An outbreak of the highly pathogenic avian influenza (HPAI) in nine states has revealed weaknesses in the strength of U.S. farmers biosecurity plans. The HPAI in commercial flocks has caused the loss of nearly 49 million birds this year (7.5 million turkeys and 41.7 million chickens), equal to about 3 percent of the U.S. supply of turkeys and 10 percent of laying hens. Another 12 states have seen the virus in their backyard flocks and wild birds, raising the threat of an even larger spread.
Poultry producers can expect new pressures from packaged goods manufacturers, retailers and consumers to ensure safe and available products are in the supply chain and delivered to consumers. Fortunately, consumer safety is not an issue with this virus since it has so far not infected humans. Good food preparation and hygiene practices, as are already recommended for all handling of raw poultry, will effectively kill the virus along with other foodborne threats, such as salmonella and campylobacter.
The ability to track poultry throughout the supply chain is increasingly important for manufacturers, retailers and consumers in order to help ensure adequate supplies of poultry products. Egg prices have risen sharply and some retail suppliers are restricting purchases to only a few dozen per customer. Many restaurants are adjusting their menu offerings and breakfast hours to offset the shorter supply of eggs and increased prices.
UL’s Dr. Scott Harris, a former federal on-scene coordinator at the EPA and now director of EHS Advisory Services for UL’s Workplace Health and Safety Division, was in Iowa assisting the U.S. Department of Agriculture (USDA) and local farmers in limiting the impact of the outbreak. Harris, the deputy incident commander for the Iowa operation, recommends that poultry producers adopt stronger biosecurity practices to help ensure supply chain integrity. Once HPAI infects a production facility, some with as many as 10 million birds, a producer’s poultry cannot be saved, making prevention the only winning solution.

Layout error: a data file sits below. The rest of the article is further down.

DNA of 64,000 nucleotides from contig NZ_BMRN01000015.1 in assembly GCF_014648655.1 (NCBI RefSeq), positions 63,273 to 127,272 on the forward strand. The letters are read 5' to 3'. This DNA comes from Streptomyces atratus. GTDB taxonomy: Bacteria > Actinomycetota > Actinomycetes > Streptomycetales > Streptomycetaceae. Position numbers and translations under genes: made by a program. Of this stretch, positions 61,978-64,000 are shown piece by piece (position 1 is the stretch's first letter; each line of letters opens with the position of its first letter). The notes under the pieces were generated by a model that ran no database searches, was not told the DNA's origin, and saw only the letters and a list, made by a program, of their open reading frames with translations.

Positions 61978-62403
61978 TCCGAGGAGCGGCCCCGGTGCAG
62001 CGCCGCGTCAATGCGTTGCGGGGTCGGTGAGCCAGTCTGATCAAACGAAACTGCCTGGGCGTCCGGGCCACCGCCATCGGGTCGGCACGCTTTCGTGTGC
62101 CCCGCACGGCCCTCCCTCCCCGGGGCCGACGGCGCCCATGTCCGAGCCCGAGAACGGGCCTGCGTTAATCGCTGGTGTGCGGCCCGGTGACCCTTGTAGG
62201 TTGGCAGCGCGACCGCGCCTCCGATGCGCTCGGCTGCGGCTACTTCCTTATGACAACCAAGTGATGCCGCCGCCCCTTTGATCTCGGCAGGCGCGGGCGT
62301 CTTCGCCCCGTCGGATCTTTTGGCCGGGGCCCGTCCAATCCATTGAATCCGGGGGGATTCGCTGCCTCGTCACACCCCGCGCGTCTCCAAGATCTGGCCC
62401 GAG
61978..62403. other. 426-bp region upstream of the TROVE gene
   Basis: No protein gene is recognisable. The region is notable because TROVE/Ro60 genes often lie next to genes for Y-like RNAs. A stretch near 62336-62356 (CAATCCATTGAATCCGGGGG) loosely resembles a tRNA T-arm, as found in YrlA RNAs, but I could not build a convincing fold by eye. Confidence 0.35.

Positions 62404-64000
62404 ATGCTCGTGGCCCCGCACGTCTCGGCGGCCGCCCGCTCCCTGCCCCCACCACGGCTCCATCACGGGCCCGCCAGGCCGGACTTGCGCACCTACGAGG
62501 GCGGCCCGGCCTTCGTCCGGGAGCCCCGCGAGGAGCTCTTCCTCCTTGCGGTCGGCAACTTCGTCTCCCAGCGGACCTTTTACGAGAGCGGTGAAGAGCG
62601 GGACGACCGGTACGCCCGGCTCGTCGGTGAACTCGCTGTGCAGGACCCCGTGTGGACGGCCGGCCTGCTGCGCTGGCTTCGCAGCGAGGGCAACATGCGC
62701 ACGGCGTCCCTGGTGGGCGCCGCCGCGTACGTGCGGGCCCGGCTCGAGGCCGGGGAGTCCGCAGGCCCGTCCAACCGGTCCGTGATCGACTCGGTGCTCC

He stresses that a strict biosecurity plan is the most important tool for the control and eradication of the bird flu outbreaks. Biosecurity practices such as segregation, monitoring and disinfection create barriers between diseases and animals, reducing the risk of their introduction and widespread distribution.
Farmers and agricultural workforces need to protect poultry flocks from coming into contact with wild or migratory birds, as they are believed to be the original carriers of HPAI. Moreover, only essential workers and vehicles should be permitted to enter an agricultural operation. All vehicles, equipment, and personnel – particularly their footwear — that enter or leave a poultry site must be thoroughly cleaned and disinfected to prevent the spread of the virus to other facilities.
Harris says the USDA encourages close monitoring, looking for any signs of unusual behavior, such as lethargy or loss of appetite, among their birds and engaging the USDA for help if signs of illness or bird mortality rates suddenly increase. The USDA can then prioritize laboratory sampling and testing of those flocks. Harris advises moving quickly since the virus can infect and kill an entire flock within days.
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